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Jakarta Post

Kalla promises to prepare regulations on land governance

  • The Jakarta Post

    The Jakarta Post

Jakarta   /   Mon, September 28, 2015   /  01:45 pm
Kalla promises to prepare regulations on land governance

Tough issues: Vice President Jusuf Kalla discusses green development issues with representatives of 10 Indonesian civil society groups on the sidelines of the United Nations General Assembly in New York from Sept. 25 to Sept. 27. (Courtesy of the International NGO Forum on Indonesian Development/INFID)

Vice President Jusuf Kalla said the government would improve Indonesia'€™s land governance by halting the issuance of permits for converting natural forests into industrial forests.

Such measures, he said, needed to be conducted concerning the impact of forest damage, which had continued to grow at an alarming rate.

He asserted that the government had prepared a regulation to stop the opening of plantation land.

'€œThere will be no more new land to boost production. There must be no more exploitation of peat land," said Kalla. He was speaking during a meeting with representatives of 10 civil society organizations on the sidelines of the United Nations (UN) General Assembly in New York from Sept. 25 to Sept. 27.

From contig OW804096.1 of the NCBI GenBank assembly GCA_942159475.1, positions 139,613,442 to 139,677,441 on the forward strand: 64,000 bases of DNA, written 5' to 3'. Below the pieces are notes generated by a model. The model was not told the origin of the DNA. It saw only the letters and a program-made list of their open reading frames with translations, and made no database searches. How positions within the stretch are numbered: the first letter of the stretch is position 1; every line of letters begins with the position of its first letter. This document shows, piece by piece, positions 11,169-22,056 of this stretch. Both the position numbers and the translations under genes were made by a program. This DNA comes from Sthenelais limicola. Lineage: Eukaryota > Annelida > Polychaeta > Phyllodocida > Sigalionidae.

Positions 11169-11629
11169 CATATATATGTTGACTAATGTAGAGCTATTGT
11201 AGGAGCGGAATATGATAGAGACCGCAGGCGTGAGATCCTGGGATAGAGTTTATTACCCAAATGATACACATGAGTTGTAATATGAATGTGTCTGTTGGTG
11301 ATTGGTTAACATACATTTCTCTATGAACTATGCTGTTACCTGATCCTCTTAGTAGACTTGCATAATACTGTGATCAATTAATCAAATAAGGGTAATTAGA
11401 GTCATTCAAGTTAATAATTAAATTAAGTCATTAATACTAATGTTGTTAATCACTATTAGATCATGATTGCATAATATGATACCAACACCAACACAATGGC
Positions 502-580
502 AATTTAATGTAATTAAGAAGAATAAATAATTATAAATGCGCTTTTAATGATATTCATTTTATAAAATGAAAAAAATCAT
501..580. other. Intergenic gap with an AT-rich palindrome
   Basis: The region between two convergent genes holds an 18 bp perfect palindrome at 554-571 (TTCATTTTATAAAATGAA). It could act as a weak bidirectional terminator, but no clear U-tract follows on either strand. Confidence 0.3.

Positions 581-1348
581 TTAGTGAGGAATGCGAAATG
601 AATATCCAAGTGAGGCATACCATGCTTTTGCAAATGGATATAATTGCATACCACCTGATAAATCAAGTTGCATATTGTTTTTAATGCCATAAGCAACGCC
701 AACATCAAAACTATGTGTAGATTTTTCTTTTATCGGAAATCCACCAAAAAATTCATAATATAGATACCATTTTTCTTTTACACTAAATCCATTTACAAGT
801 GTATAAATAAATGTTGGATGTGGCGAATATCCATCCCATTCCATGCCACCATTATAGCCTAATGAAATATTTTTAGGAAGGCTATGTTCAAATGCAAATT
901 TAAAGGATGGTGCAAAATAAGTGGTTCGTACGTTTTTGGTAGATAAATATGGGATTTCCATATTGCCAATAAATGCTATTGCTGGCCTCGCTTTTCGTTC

Kalla said he had conveyed the government'€™s plan to businesspeople, members of the Indonesian Chamber of Commerce and Industry (Kadin). The Vice President also encouraged all Indonesian businessmen to change their paradigm in carrying out their business activities. To boost their production, he said, the country'€™s businesspeople should push forward a land intensification measure instead of expanding the amount of land they are using.

'€œThe current haze disaster is proof of a land governance problem we are facing. Forests have been destroyed while peat land is converted,'€ said Kalla.

He further said the government would be tougher and more careful in making decisions on its next development policies.

'€œWe [Indonesia] have made mistakes in three policies areas, namely on forestry, coal and palm oil sectors. This should not happen again in the future,'€ said Kalla.

Indonesian Forum for the Environment (Walhi) executive director Abetnego Tarigan said Kalla'€™s idea on the need for Indonesia to leave its land-based economic policy was the right choice as extensive environmental damage would decrease the quality of the country'€™s economic growth in the future.

'€œMoreover, state revenues from the land-based economic sector have continued to decrease due to poor handling of environmental damage and heavy burdens of environmental recovery efforts, such as the haze problems, which have been occurring for the past 15 years,'€ said Abetnego.

He said goal 15 of the Sustainable Development Goals (SDGs), a 15-year global development program, adopted in the 2015 Sustainable Development Summit in New York on Friday, had asked all UN member countries to protect, recover and promote the use of the terrestrial ecosystem.

'€œThe government has been called on to manage forests in a sustainable way, to combat decertification, to prevent and recover land degradation and to halt the loss of biodiversity,'€ said Abetnego.

Citing the latest data, he said the deforestation rate in Indonesia had reached 1.1 million hectares per year. (ebf)

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